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Cornelius News

Could Cornelius Elementary get a new building?

Photo: Cornelius PTO

March 17. By Dave Vieser. A new three-story building to house the aging Cornelius Elementary School may be in the works, according to CMS School Board Member Rhonda Cheek.

“We really are in a good position with the Cornelius Elementary School property since we have an extensive amount of property upon which we could build a new three-story school while keeping the existing school open,” the former Cornelius resident said.


She now lives in the county jurisdiction just outside Davidson.

Cornelius Elementary is recognized as one of the top schools in CMS, but the physical structure has some years on it. The Agricultural Building dates back to the 1930s.

“We actually have four amazing schools in our region including Cornelius Elementary with 563 Cornelius residents attending but it’s really getting old and I believe it will be on the top ten of our capital needs assessment list,” she said.

History lesson

Back in 2017, a $922 million CMS spending plan provided virtually no new schools in Cornelius, Davidson and Huntersville, a stunner for leaders of all stripes in North Mecklenburg.

In response, the North Carolina General Assembly approved House Bill 514,  which was designed to give Cornelius and Huntersville, as well as Mint Hill and Matthews, the right to create town charter schools funded with local taxes—not county taxes.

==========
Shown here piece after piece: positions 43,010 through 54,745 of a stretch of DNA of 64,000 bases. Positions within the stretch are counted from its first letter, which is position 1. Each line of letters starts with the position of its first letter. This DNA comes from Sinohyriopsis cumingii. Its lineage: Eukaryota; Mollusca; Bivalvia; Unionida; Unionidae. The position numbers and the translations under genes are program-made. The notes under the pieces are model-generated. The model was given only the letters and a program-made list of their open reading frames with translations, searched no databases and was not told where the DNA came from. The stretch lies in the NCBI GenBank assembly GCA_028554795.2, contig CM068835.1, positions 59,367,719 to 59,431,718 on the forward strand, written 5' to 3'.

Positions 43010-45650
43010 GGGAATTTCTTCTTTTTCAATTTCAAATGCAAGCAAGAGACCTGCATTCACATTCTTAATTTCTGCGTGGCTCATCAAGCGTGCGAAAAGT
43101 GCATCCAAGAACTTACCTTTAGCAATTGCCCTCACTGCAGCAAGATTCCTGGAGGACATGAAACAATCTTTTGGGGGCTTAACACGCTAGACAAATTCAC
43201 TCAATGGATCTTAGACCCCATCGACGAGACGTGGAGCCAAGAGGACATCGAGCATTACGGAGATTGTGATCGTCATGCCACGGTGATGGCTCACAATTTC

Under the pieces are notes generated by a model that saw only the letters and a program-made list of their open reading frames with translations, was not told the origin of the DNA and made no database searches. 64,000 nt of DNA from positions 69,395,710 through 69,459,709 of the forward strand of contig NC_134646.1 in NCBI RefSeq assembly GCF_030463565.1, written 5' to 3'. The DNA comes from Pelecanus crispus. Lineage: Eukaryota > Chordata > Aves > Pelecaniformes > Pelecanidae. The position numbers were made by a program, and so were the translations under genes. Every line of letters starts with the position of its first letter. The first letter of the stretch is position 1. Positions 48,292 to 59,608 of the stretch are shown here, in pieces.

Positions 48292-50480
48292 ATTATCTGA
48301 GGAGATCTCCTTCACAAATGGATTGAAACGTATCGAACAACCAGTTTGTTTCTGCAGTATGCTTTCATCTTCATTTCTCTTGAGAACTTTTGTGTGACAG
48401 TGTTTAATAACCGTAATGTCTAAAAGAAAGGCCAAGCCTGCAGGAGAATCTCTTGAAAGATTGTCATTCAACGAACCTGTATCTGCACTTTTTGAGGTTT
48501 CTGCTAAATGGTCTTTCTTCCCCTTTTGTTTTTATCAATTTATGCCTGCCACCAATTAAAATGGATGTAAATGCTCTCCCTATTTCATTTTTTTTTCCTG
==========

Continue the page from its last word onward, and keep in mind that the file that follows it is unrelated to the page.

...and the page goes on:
The next shocker was the CMS board approving the “Municipal Concerns Act of 2018” in August. It cut Huntersville and Cornelius out of future school construction funding unless they passed a binding resolution not to pursue town charter schools for 15 years.

In 2018, the Cornelius Town Board approved the formation of an educational options study commission—the Huntersville board did the same—to study local education options going forward.

A year later, the Cornelius commission made no firm recommendations on whether our town should get involved in sponsoring or cosponsoring a charter school—or push for a new school district.

Ultimately, the commission options were more problematic than practical.


North Carolina charter schools traditionally do not recognize geographic boundaries.

Cheek said Huntersville Elementary is also reaching the point where it may also land on the CMS Top 10 list for replacement.

She said she would have more information on the status of the school later in the year.  There was no word on what would happen to the existing building.

“I know some of the town commissioners attended the school decades ago and that should tell you that a new structure will be needed sooner than later,” she said.